By EMILY PARKER (senior fellow at Asia Society’s Center on U.S.-China Relations, is writing a book about the Internet and democracy)
May 6, 2010
When the Chinese-Canadian writer Denise Chong’s book, “Egg on Mao,” came out in 2009, many people responded with trepidation. “What I heard most often was, ‘Is this a China-bashing book?’ ” Chong told me over the phone. When I saw the cover, I understood. It features a photo of Chairman Mao’s paint-splattered face underneath the bold type: “The Story of an Ordinary Man Who Defaced an Icon and Unmasked a Dictatorship.” The book tells the true story of Lu Decheng, who threw paint-filled eggs at Mao’s portrait in Tiananmen Square during the 1989 protests.
Chong had underestimated the fear of offending Beijing — not in China but in the West. She cited some strongly uncomfortable reactions. A Canadian nonprofit economic development group that had invited her to appear at a fund-raiser began playing down its association with her book once learning of the title, Chong said. (The organization was trying to encourage Chinese investment in Canada.) A reporter for a Chinese-language television station backed out of an interview because of fear of Beijing, according to a conversation Chong had with a producer there.
As China’s influence spreads throughout the world, so does a willingness to play by its rules. In March, Google shut down its Internet search service in mainland China, saying it no longer wanted to self-censor its search results to comply with “local” law. But these laws may not be local anymore. Interviews with a number of writers and China watchers suggest that Chinese censorship is becoming an increasingly borderless phenomenon.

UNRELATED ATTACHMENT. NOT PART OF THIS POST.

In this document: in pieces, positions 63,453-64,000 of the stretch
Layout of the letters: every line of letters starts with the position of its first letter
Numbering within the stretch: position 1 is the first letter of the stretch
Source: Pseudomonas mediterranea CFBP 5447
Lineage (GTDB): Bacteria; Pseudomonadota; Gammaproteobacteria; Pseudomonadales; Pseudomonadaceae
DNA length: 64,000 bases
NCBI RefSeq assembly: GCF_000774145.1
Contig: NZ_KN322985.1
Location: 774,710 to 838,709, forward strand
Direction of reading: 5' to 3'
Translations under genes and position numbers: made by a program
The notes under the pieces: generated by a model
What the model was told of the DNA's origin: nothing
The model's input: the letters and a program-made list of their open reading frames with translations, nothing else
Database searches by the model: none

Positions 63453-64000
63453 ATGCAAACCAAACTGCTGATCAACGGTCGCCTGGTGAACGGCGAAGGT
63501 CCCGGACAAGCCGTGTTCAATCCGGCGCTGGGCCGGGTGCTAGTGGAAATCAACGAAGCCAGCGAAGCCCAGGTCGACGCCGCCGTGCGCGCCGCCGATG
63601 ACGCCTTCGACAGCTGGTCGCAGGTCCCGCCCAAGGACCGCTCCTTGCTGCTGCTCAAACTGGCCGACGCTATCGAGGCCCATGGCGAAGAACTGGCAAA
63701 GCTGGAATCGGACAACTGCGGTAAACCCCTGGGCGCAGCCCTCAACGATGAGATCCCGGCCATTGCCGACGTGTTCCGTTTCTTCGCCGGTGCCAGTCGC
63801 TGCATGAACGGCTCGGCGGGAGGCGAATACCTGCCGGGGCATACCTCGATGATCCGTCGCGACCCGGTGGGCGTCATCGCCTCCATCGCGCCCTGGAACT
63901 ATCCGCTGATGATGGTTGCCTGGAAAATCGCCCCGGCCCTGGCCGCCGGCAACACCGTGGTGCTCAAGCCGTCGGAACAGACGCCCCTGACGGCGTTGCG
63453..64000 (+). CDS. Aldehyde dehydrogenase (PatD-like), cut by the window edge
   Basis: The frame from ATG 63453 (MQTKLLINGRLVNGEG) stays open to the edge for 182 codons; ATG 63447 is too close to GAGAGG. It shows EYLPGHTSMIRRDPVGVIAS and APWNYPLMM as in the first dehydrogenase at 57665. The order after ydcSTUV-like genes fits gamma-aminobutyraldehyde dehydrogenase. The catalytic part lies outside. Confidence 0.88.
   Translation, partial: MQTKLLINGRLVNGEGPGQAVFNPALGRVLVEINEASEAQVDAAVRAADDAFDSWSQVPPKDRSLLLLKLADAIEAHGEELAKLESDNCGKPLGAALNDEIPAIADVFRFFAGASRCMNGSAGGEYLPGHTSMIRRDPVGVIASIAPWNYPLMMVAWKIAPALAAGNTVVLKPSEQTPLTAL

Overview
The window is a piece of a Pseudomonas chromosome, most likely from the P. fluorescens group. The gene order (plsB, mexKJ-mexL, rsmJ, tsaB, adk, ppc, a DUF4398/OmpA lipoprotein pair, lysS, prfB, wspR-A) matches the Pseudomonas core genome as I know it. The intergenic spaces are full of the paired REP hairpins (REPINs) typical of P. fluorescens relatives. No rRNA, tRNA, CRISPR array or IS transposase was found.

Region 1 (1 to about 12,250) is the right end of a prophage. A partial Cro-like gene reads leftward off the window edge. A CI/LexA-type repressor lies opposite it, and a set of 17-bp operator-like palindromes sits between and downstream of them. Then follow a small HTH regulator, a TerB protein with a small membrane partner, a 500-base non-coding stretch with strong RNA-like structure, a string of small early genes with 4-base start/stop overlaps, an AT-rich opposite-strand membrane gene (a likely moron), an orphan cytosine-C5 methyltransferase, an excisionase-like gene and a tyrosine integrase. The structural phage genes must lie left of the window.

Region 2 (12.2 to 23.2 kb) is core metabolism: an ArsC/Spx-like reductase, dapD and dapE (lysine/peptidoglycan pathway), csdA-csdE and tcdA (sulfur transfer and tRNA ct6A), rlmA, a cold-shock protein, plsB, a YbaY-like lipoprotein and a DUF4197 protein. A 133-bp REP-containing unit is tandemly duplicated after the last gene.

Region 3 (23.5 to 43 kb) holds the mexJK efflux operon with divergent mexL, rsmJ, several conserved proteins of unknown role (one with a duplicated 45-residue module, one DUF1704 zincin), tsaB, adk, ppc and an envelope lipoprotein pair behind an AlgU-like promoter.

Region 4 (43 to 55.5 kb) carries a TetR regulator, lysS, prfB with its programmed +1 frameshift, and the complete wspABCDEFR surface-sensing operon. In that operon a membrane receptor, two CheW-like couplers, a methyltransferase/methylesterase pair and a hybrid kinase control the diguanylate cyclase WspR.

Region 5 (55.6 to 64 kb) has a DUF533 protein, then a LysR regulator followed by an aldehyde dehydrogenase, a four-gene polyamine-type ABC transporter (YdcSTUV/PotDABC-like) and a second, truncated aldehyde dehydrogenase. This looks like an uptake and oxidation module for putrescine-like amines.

“Suddenly we’re all Hong Kong, where no one wants to offend the mainland because it’s too close.”
The New York Review of Books called “China: The Anaconda in the Chandelier,” the China scholar Perry Link described Beijing’s censors as a dangerous creature coiled overhead. “Normally the great snake doesn’t move,” he wrote. “It doesn’t have to. . . . Its constant silent message is ‘You yourself decide,’ after which, more often than not, everyone in its shadow makes his or her large and small adjustments.”
I asked Link, a professor emeritus at Princeton, about the anaconda’s effects on writers outside China today. “It’s just become so taken for granted that it isn’t even recognized as self-censorship,” he said in a telephone interview. Link himself has been repeatedly denied a visa to China since the mid-’90s, apparently for helping the Chinese dissident Fang Lizhi seek refuge in the American Embassy during the 1989 protests.
Jerome Cohen, who teaches Chinese law and society at New York University Law School, has similar impressions. “There are writers who I respect who don’t choose certain subjects because they will engage them in controversy with China,” he said, adding that Xinjiang, the far western province that has been the site of ethnic and religious unrest, is “certainly radioactive.”
“Visa denials seem to be based on the subject matter more than what the individual says about the subject,” Cohen said.
Ken Chen, the executive director of the Asian American Writers’ Workshop, describes an event he held in New York for “Prisoner of the State,” the posthumously published memoir of Zhao Ziyang, the reformist Communist Party leader who was put under house arrest after the Tiananmen Square crackdown. At the event, a reporter affiliated with the religious group Falun Gong, which is despised by Beijing, asked to interview two of the book’s Chinese editors as well as an American professor. “What I found interesting and ironic,” Chen said, “is that the two Chinese editors felt free to sit in front of the camera for the interview and make some highly controversial pro-democracy statements, but the American professor refused even to be interviewed out of fear of reprisal by the Chinese government.”